The Living, Pascale Kramer
Les Vivantsde, Editions Calmann-Lévy, 2001 (Switzerland)
University of Nebraska Press, 2000, (US), December 1, 2007, Translated by Tamsin Black
The ghosts of summer hover over a gorge of winter potholes and salty sediment-covered streets. The gaze of the phantom is eternal, never straying too far from the playgrounds of youth. And yet, the shadows will never again reveal the faces or thousand smiles. The spirit world is an abandoned town in which the living are forced to come to terms with voids that are forever.
The phone rings in the dead of morning. Was it the vicinity of 5 A.M.? Shock shoots through from the other end of the line like the whiz of a bullet. The bullet. It takes mere seconds (less) as if the distance traveled by this weary apologetic voice or the truth which lies in its incomprehensible offering is absolutely nothing at all. That the duration of half a heartbeat is all it takes for the world to disintegrate seems unfathomable. And yet, here we are, both of us zombies now, reduced to a fog of shock that is the only defense left in a suddenly depleted arsenal.
His eyes and mouth were full of tears, but though his body hurt, his mind still felt nothing, as though he had been stunned or stupefied by the enormity of what had just happened.
Time cannot heal. Furthermore, it reveals, little by little, all that was blocked by confusion’s initial blur. And as the months slide by with a pace reserved for canal barges, the shield begins to lose its strength. Holes appear. An unimaginable emptiness leaks through.
Benoît wondered what they would do during this shattered eternity that yawned before them, stunning them.
It starts with impossibly wide earthquake eyes, when suicide hotlines stop their ringing and the ominous quiet that settles over the smoldering dead air aftermath is as vacant as it is hopeless.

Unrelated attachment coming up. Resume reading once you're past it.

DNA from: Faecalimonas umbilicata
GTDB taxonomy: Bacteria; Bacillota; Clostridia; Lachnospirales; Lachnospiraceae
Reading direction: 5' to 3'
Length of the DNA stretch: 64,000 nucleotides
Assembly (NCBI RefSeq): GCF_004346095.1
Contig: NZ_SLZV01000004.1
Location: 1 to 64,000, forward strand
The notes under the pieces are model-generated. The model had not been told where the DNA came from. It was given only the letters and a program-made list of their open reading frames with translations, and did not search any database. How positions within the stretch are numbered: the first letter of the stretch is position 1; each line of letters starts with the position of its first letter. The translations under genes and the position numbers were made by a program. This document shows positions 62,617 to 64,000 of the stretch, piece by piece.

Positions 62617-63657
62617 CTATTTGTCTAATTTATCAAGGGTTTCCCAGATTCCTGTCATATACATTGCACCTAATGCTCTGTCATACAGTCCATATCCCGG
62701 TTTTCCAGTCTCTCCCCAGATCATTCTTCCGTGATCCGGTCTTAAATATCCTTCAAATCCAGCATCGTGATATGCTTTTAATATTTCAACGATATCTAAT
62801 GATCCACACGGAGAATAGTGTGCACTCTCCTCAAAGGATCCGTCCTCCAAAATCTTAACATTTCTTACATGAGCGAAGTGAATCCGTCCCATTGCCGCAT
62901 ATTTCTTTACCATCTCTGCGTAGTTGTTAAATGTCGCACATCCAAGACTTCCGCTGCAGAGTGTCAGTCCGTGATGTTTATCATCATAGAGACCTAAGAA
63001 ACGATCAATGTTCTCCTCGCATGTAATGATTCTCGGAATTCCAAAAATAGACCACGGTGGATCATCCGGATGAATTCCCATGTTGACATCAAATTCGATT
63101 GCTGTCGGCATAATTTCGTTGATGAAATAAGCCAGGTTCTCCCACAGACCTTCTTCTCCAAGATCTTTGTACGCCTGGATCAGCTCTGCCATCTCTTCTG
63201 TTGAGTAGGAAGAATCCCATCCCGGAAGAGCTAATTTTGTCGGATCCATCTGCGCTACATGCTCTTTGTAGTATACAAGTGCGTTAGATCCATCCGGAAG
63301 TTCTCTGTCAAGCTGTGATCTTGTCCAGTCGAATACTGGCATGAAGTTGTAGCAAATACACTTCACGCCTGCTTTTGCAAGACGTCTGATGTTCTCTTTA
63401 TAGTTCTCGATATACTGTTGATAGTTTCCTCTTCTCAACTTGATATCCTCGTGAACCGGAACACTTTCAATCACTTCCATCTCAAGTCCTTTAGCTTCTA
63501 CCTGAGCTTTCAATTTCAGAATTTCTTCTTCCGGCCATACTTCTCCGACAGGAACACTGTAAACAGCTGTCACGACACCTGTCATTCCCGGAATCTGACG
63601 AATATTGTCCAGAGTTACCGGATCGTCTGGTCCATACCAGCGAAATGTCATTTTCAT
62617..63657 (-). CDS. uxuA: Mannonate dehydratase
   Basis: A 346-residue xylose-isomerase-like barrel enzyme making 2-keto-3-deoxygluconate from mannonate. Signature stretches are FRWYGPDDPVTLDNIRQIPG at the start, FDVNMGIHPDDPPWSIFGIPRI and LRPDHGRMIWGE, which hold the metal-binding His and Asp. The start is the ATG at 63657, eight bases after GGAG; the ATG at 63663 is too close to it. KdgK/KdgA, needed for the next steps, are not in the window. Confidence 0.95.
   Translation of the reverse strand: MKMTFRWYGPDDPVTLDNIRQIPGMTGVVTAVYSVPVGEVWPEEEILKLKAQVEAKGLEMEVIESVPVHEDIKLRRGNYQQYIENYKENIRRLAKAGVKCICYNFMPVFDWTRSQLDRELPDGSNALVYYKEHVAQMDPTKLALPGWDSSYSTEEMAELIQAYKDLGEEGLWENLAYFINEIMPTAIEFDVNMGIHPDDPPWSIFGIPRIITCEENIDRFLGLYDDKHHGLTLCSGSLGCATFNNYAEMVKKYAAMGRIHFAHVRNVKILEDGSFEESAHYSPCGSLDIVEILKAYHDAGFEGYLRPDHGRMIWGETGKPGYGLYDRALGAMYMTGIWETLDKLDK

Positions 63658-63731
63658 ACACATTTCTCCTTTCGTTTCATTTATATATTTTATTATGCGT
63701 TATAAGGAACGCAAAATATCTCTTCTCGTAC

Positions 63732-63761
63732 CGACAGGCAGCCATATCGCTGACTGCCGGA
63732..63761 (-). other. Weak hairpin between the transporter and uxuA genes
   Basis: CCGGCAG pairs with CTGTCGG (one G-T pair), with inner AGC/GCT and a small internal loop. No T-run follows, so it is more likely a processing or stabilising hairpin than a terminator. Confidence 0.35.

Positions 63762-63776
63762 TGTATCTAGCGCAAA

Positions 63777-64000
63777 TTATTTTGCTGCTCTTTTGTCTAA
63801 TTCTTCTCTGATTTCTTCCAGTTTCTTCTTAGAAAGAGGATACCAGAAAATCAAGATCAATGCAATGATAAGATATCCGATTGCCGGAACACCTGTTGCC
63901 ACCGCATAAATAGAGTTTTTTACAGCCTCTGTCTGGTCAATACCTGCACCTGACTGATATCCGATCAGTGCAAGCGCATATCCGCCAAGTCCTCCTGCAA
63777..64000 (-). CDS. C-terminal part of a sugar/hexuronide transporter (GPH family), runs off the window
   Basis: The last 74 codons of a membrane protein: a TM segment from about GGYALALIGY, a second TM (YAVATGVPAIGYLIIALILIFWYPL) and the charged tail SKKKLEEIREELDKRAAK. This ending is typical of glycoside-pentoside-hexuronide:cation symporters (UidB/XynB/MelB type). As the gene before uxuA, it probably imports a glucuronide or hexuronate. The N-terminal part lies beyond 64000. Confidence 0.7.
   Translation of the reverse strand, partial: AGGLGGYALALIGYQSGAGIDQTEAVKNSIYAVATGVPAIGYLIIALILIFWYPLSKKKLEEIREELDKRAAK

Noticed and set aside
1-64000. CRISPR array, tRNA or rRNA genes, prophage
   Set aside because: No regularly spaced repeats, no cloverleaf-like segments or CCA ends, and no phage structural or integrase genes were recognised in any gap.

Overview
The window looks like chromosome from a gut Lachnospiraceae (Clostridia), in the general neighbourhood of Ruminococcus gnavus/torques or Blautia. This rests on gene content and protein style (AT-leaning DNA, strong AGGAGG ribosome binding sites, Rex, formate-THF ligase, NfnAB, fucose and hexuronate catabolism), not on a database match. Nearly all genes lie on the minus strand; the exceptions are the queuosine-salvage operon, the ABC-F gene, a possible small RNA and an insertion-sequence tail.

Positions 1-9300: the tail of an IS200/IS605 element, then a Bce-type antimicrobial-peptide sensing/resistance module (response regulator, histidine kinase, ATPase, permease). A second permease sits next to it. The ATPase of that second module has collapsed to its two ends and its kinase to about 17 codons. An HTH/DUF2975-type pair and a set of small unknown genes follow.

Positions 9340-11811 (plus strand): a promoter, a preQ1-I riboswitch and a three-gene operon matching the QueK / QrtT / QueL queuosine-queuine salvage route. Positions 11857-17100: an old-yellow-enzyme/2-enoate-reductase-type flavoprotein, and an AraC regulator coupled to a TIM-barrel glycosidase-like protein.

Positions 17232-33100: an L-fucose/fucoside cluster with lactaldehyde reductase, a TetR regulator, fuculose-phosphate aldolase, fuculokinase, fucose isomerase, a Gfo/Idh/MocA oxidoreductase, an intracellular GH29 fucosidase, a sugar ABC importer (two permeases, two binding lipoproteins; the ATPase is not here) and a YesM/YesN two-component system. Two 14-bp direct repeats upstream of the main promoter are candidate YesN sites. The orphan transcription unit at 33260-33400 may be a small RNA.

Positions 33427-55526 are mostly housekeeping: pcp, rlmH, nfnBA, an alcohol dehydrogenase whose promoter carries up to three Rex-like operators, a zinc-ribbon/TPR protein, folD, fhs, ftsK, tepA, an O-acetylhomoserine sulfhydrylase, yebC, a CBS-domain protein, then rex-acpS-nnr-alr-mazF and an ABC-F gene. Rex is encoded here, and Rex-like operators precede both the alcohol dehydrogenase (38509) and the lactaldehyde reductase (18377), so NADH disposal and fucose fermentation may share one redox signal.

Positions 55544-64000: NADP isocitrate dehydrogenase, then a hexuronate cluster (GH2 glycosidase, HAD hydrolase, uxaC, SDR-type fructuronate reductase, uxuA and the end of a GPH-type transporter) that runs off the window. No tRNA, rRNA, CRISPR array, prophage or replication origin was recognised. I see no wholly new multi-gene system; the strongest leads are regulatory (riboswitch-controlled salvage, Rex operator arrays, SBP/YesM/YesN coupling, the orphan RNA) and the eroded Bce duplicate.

Benoît again had the impression that she was drowning in herself and that her words were bubbles rising miraculously up to them. He would have kissed her but for the gut fear he felt that she would start to cry.
Most shocking of all is the realization that the progression of grief can never be anything but absolute in its solitude. A desperately lonely road lies ahead. Despite the universal agony of bereavement, the connection to what is gone can be nothing but unique. That itself is perhaps the most difficult part of all (as if any of it can be quantified). No matter how much we surround ourselves with a semblance of a support system, we are ultimately alone in our tomb of the broken heart.
The idea that from now on it was every man for himself was starting to take root in him.
If you are one of the lucky ones, the hysteria of grief will fade in congruence with a hardening of your being. The knowledge that things will never be the same does not have to translate into a life sentence of imprisonment. Besides, who is not a sucker for suspense? There is really no other choice in the land of the living but to eventually get back to the days and their inevitable secrets. You walk on, this time more sympathetic to the plight of others who are not so lucky—the living who are now as dead as the object of their grief.
For me, I learned not to trust telephones, particularly when they decide to ring at such ungodly hours. This is my story, shared only by a ghost that remains painfully close, and yet forever just beyond my strained recognition.